The State of Soil Survey in the Philippines
The Soil Survey Division is the oldest division in the Bureau of Soils and Water Management. The first soil survey in the Philippines dates back to 1903 when Clarence W. Dorsey, an American soil scientist, classified the soils of Batangas province. But it was not until 1921 that the Division of Soils and Fertilizers was organized under the Bureau of Science. In 1933, the Bureau of Science reorganized the Division of Soils and Fertilizers into the Division of Soil Survey. In 1934, the Soil Survey Committee was organized by the Secretary of Agriculture and Commerce. It has retained its name to this day despite several reorganization history, especially after the war.
Soil Survey Division Today
Since soil survey is a primary data gathering activity, lack of sufficient funds to undertake a regular soil survey undertaking has affected the Division. Regular provincial soil survey activity has stopped since the government bureaucracy changed its planning and budgeting framework to Organizational Performance Indicator Framework (OPIF), and its major accomplishments are mostly support to other banner programs. Its provincial soil survey maps and reports available to the general public date back to pre-war years with the latest update in 2003, Nueva Vizcaya. This was a joint project with Project Cascades, a seven-year joint undertaking of the Philippine government and the European Union signed in 1997 which aims to alleviate poverty in the highlands through sustainable upland development. Prior to 2003, the last provincial soil survey updating was conducted in 1993 for Pangasinan.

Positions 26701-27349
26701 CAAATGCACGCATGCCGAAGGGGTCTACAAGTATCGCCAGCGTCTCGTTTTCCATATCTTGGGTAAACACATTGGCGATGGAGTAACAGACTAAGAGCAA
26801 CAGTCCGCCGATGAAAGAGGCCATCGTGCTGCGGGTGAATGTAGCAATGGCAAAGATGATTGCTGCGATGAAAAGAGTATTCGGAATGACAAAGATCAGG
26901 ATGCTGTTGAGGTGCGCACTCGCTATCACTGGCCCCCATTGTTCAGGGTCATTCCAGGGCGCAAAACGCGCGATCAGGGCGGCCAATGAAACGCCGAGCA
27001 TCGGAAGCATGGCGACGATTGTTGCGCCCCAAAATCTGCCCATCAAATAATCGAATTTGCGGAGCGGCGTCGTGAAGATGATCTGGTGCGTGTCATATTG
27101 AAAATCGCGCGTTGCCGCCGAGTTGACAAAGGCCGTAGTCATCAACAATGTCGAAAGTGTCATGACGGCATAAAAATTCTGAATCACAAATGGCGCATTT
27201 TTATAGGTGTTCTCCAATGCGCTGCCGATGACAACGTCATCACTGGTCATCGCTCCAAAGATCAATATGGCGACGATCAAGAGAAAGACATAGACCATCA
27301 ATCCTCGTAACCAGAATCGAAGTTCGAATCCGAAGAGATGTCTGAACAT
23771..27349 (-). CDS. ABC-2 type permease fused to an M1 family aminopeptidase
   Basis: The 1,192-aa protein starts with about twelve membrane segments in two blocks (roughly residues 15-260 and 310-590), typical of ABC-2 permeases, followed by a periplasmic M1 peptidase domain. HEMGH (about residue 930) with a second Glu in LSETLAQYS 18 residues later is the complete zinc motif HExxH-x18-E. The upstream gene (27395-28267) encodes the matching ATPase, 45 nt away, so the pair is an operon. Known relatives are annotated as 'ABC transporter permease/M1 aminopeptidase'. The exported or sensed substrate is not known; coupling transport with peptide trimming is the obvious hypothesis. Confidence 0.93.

Considering the fast developments and advances in soil survey and classification, staff complement is another major issue. It has a diminishing and aging work force. There is a strong need for Soil Survey Division to be staffed by soil science majors with strong background in soil survey and classification, soil morphology and genesis. But soil science background is not enough because years of field work is another essential factor to be able to conduct soil classification and mapping at field. Without an updated soil survey manual (the last Handbook of Soil Surveys for the Philippines prepared by Alfredo Barrera was published in March, 1960 yet) and keys to the Soil Series of the Philippines, even soil science majors with specialization in soil survey will have difficulties in actual field practice of soil classification and mapping.
A move towards Results Based Management (RBM) planning framework for the whole government bureaucracy would be difficult for Soil Survey Division to prove that its interventions (soil surveys) achieve the expected results (inputs to agricultural and rural development planning, policy formulation, and research). It cannot survive on a demand driven soil surveys if it were to be a regular division under a rationalized BSWM.
The Proposed Expanded Function of the Soil Survey Division